DATE: 13 February, 2018
SNIP: Bitcoin’s price may be down more than 50% from its highs in December, but no one has told Iceland, where the cryptocurrency and its offspring are reshaping the economy.
According to Johann Snorri Sigurbergsson, an employee of the energy company HS Orka, Icelandic cryptocurrency “mining” is likely to double its energy consumption to about 100 megawatts this year. That is more than households use in the nation of 340,000 people, according to the national energy authority.
Mining is the name for the decentralised process that underpins the integrity of most cryptocurrencies. Effectively, a bunch of computers engage in a race to burn through the most electricity possible and, every 10 minutes, one wins a prize of 12.5 bitcoin for the effort – still worth more than $100,000, despite recent falls.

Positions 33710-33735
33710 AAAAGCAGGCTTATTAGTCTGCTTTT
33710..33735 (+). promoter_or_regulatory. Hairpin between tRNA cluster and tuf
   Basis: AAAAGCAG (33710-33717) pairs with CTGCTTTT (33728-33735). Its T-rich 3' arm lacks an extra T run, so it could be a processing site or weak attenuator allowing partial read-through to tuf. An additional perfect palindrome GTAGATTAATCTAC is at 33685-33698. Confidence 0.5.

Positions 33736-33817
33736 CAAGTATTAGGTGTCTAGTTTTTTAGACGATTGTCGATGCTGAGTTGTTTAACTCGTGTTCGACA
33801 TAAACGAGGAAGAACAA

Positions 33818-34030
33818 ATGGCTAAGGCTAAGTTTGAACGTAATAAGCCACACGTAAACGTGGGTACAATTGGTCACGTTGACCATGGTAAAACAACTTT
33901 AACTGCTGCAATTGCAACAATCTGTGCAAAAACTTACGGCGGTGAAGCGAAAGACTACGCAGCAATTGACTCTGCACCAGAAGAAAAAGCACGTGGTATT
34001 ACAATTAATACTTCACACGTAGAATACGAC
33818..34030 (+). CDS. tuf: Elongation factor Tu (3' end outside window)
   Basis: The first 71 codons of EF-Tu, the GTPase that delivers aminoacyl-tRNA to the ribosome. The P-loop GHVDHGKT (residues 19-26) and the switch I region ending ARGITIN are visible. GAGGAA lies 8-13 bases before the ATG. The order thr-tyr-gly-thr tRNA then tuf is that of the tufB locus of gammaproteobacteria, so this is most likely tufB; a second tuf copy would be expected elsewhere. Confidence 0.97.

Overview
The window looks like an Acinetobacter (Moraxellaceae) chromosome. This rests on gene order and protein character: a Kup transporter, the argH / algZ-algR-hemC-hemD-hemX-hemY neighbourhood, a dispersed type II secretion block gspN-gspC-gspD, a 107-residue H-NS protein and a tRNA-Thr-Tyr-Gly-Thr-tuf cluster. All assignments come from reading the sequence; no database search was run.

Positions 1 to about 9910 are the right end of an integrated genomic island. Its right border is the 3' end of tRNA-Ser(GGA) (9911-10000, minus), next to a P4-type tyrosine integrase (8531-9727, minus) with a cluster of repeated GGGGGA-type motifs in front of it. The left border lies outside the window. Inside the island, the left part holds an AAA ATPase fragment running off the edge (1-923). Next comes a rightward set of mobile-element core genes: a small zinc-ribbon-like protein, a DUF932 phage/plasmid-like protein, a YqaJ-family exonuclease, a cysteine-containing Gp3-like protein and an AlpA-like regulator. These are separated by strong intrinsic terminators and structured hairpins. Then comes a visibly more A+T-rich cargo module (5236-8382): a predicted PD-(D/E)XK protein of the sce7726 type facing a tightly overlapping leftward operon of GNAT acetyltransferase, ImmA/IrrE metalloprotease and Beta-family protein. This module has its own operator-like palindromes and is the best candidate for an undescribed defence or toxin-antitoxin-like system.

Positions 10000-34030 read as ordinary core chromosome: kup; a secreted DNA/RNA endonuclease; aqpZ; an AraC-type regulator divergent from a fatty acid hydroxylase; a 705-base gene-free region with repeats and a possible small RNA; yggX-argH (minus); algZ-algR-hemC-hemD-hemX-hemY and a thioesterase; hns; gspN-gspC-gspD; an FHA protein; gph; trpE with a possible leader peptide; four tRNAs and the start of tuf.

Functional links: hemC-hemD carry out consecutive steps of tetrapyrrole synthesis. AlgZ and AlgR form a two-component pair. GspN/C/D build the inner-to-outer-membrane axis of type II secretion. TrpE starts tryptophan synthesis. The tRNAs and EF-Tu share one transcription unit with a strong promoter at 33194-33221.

As the price of bitcoin has risen, so too has the amount of electricity that it is economical to use in order to get the rewards. One recent estimate pegged the energy consumption of the entire network as equivalent to that of the Republic of Ireland.
Bitcoin-mining operations are set to overtake domestic residential energy consumption in Iceland later this year, according to a local energy company. As a result, one lawmaker is considering what could or should happen if Iceland continues to expand its role as a major bitcoin-mining hub.
“We are spending tens or maybe hundreds of megawatts on producing something that has no tangible existence and no real use for humans outside the realm of financial speculation,” Smári McCarthy, and Icelandic member of parliament told the AP. “That can’t be good.”